COXHEAD, Thomas (c.1734-1811), of Hemnalls, Epping, Essex.
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Family and Education
b. c.1734. m. Deborah (d. 2 Nov. 1810, aged 78), s.p. (2s. illegit. by Sarah Marsh of Ashwell, Herts). Kntd. 1 Feb. 1793.
Coxhead appeared as a cooper (1770) and timber merchant (1774) at Great Hermitage Street, Wapping, in the London trade directories. At the time he entered Parliament he was a stave merchant in partnership with one Stephens; a London liveryman; and a Middlesex freeholder. The partnership was later joined by his illegitimate son Thomas Coxhead Marsh (1780-1847), with premises at the Unicorn Wharf, Wapping. In 1781 he purchased an Essex estate from Lord Valentia’s trustees.1
Through Sir Benjamin Hammet*, Coxhead was introduced to John Mortlock† who, when he gave up the patronage of Cambridge to the 4th Duke of Rutland in 1787, stipulated for Coxhead to come in at the next general election. It would appear that Coxhead had paid £3,000 in advance. This was modified on the suggestion of Rutland’s plenipotentiary, the bishop of Ferns, in order to make the transfer of interest less obvious, and Hammet agreed that Coxhead should be returned for Bramber. After the bishop’s death Coxhead was ‘fearful of anything being misunderstood’, so Hammet introduced him to the duchess and the arrangement was confirmed ‘with the addition on the part of Sir B. H. of Mr C.’s being friendly to Mr Pitt’s and the Rutland interest, which was no part of the original engagement’.2
Coxhead accordingly supported the ministry. He was listed hostile to the repeal of the Test Act in Scotland in 1791. His only speech, it seems, was on 12 Feb. 1796, on Whitbread’s labourers’ wages bill, when he praised Pitt and assured the House from his own knowledge that the farmers and gentry of Worcestershire were as forward in relieving the poor as those of any other county. It was evidently not the intention to bring in Coxhead again for Bramber;3 but in February 1796 he again expressed his wish of the previous year to vacate, because his health and that of his wife obliged him ‘to live very much in the country’ (at Epping) so that he was unable to attend the House. He suggested that Hammet’s son should occupy the seat for the remainder of that Parliament, but the young Duke of Rutland’s guardians were averse to this, so Coxhead retained his seat until the dissolution. The duchess, who had no other nominee in mind, seemed ‘to wish that Sir Thomas Coxhead might continue his seat, though he cannot attend the House’.4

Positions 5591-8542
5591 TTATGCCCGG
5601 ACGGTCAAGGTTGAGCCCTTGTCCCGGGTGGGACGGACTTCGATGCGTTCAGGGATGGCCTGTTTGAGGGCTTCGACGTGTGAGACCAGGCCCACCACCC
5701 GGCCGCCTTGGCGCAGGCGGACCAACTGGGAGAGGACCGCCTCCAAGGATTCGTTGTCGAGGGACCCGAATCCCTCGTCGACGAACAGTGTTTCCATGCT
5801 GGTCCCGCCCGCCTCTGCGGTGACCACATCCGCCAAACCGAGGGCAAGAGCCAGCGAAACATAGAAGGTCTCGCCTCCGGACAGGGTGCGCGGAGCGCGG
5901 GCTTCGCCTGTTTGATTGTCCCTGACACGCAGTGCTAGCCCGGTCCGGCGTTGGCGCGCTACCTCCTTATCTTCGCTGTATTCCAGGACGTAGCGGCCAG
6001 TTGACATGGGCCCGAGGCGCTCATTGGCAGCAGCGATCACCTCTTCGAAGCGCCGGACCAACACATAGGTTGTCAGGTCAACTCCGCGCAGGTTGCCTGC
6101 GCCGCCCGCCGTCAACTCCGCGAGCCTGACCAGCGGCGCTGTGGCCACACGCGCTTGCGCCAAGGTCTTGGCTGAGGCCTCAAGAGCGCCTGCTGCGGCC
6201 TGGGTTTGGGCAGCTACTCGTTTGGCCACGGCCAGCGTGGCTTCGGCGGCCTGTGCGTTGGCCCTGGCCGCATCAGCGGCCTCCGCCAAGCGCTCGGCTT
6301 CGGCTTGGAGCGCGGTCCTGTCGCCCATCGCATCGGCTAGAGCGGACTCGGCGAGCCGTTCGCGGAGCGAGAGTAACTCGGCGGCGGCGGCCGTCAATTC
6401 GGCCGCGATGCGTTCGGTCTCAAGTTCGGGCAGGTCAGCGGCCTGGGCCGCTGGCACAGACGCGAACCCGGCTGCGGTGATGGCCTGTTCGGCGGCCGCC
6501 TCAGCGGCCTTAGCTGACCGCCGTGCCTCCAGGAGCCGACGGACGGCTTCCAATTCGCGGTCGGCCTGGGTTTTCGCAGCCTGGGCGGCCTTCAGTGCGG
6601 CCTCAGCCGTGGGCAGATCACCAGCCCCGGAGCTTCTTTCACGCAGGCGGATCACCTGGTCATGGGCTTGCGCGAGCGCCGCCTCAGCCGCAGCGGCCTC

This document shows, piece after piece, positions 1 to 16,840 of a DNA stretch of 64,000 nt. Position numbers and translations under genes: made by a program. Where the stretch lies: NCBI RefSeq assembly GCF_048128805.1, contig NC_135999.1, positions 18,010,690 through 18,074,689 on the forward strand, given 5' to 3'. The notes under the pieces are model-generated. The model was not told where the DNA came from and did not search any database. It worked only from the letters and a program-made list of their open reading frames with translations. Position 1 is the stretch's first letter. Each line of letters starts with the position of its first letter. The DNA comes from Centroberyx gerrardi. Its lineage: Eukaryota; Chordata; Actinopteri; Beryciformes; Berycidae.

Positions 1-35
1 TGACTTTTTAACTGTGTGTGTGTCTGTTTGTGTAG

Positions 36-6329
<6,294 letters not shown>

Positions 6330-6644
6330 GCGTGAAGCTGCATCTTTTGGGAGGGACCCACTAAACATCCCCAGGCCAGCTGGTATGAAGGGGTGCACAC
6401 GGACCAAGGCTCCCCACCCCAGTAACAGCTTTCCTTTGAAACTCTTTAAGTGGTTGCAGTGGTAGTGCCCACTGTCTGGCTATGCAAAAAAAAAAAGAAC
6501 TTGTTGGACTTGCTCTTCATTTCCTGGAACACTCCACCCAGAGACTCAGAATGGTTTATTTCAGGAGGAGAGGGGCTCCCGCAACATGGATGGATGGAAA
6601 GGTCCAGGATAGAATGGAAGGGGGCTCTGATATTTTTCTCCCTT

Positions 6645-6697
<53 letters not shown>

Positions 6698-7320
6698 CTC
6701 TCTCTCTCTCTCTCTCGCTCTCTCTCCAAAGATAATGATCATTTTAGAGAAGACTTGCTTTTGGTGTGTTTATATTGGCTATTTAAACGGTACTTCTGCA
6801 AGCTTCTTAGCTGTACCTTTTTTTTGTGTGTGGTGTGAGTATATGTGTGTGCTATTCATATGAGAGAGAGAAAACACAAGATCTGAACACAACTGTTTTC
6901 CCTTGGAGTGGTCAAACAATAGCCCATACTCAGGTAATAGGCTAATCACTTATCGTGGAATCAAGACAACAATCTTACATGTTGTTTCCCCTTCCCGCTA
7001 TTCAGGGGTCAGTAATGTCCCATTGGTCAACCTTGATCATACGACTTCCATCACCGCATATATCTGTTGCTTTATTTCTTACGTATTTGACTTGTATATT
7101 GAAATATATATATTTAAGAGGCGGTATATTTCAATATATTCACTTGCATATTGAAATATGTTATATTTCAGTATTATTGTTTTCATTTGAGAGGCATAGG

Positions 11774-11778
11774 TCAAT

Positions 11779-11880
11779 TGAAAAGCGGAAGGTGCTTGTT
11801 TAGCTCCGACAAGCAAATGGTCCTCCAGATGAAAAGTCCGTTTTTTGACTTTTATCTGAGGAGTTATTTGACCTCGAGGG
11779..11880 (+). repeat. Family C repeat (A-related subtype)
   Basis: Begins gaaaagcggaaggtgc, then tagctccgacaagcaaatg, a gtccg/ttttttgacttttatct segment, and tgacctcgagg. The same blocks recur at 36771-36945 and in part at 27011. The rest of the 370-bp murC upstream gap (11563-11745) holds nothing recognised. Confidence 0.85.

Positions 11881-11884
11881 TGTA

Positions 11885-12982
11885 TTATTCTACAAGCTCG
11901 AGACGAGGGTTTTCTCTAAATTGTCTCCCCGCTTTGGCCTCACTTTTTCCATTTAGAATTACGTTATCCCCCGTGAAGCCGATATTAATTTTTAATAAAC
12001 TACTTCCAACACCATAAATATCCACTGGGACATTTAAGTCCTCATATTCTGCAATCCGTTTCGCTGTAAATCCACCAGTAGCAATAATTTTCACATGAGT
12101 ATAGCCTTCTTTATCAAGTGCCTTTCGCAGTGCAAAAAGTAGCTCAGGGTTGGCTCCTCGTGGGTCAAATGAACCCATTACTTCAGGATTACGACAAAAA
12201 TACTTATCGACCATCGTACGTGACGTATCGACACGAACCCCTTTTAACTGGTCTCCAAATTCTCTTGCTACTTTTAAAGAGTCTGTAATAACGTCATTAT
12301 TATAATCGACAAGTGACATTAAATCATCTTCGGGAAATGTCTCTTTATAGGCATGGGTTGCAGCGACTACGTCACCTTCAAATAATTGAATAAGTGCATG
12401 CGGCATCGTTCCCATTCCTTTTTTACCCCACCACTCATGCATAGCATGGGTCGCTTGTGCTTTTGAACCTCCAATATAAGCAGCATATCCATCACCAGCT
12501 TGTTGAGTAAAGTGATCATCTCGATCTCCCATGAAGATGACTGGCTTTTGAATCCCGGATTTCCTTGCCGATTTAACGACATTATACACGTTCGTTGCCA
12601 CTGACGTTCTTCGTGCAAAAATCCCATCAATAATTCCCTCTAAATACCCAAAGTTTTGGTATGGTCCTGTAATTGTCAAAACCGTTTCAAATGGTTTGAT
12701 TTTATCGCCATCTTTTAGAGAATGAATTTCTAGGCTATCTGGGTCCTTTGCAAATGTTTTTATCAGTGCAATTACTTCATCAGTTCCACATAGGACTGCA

In his will Coxhead, who had subscribed £1,000 to the loyalty loan for 1797, and had two votes as an East India company stockholder by 1806, bequeathed £30,000 to his wife in lieu of ‘dower and thirds’, (she predeceased him) and left the bulk of his estate between his two illegitimate sons. He died 24 Nov. 1811, ‘aged 77’.5